I added some boards across the top to act as support for the fences and also act as blade guards. These were thin pieces leftover from a pallet project so you can see the little dots of the nails that were keeping the pallet together. I disassemble pallets with a sawzall and cut right through the nails because it's a lot faster and you end up with a lot more pallet boards that are all intact.

Next I cut a piece of wood for the adjustable stop. This piece allows me to set the stop to a specific measurement so I can but a board up against it and make multiple cuts that will all be exactly the same.

Lastly I added some leftover fence pieces on the back of the sled to act as another blade guide. These blade guides all keep my body away from the blade. They are on Steve's design and aren't exactly necessary, but I spent enough time on it already that I decided a little more work making it safer was always a good decision. I didn't however take the time to make it square because it wasn't a big deal if it was a little crooked.

There you have it, a completed cross cut sled. I used some paste wax on the slides, bottom of the sled, and top of the table saw so now it slides like a dream.

In other news, I got the new tires in for the band saw. After installing them and a bit of adjustment by both myself and my dad it is up and running. I actually trimmed the stop piece on the sled using the band saw and the blade stayed lined up just fine after cutting. I'm so glad it's working for now. My dad and I probably stood staring at it and adjusting it for about a whole day just trying to get it to run properly and this was after fixing the busted piece. Also my son decided he wanted his plane red so he painted it. It has since been stepped on by his little cousin and repaired. I guess he likes the Red Baron. And here I thought he was a Snoopy fan.

Saturday, November 8, 2014

Harbor Freight

If I liked parties and I could have my birthday party at Harbor Freight, I would. They may not have the highest quality tools, but for those of us who don't create intricate furniture replications, the tools hold up just fine and they are great deals. I went the other day to look for some odd sizes of sandpaper for my disk sander and they didn't have them but I had to really restrain myself from spending a fortune there. I did get a little wooden plane kit that cost about two bucks to put together with Dylan and while he started out helping me, it soon became apparent that this was gonna get complicated. I've been gluing on a new piece each time I go out to work on a project and it's finally finished. You can see that the instructions look as if you could literally build a full size airplane and take off in it.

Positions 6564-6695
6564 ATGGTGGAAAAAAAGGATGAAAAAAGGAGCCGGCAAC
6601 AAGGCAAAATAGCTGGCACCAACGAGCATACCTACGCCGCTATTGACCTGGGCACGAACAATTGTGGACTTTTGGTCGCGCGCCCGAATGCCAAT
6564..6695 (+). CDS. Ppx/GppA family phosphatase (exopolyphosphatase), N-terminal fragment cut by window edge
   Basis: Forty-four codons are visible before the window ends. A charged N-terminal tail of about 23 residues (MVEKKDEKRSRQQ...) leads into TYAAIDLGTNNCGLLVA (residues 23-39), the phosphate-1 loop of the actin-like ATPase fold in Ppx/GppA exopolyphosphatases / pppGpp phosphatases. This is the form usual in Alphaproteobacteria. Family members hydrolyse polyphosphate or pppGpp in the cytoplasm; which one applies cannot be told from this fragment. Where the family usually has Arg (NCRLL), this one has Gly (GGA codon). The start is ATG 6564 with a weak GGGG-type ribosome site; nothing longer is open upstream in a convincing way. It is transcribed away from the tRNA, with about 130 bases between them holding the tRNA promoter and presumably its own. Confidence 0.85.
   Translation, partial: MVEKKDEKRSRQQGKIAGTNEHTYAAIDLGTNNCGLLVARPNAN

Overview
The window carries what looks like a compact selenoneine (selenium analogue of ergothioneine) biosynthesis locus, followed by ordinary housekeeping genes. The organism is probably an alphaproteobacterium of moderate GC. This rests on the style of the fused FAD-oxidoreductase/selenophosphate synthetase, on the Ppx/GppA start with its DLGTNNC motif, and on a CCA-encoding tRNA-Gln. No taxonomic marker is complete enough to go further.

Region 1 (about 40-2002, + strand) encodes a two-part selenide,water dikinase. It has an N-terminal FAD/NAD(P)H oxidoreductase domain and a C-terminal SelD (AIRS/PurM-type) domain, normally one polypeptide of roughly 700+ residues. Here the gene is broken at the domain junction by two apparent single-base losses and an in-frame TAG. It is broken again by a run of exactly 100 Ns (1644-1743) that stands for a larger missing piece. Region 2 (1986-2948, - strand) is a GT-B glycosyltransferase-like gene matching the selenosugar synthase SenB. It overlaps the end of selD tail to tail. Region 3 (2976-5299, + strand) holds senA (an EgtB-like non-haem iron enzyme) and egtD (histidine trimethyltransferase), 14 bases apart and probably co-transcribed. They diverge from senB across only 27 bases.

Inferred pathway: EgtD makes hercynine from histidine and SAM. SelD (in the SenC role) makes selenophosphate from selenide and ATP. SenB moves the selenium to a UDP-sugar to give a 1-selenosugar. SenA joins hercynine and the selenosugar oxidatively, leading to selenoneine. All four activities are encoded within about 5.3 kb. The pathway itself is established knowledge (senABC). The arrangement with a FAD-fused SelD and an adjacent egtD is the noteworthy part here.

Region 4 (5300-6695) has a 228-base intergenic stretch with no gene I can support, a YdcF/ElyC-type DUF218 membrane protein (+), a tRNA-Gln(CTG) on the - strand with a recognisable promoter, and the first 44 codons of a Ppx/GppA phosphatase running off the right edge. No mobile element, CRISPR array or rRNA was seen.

Thursday, November 6, 2014


I got a request for a project and since we will be getting a new puppy tomorrow, I was able to complete most of it today. I still need to spray some finish on it but that won't be difficult. One of our friends is from Minnesota so this was the request.

I took two pallet boards for each section and I edge joined them with glue and pocket holes on the back. Then I just laid them out and used a scrap board to keep the space in the middle consistent. I drew the shape free hand (just like the deer pallet project) because I didn't wanna mess with printing out a pattern and my printer is low on ink anyway. Then I cut the shapes with a jig saw. A little sanding and dark walnut stain brought it to this stage. Here it is with a roll of painter's tape to show size.

I'm still chugging along on the coffee table. Sanding is probably the least fun part of woodworking, so it's going slow. I've also been working on a few little fun/learning projects because otherwise I lose motivation. I'll show those later when I've completed them.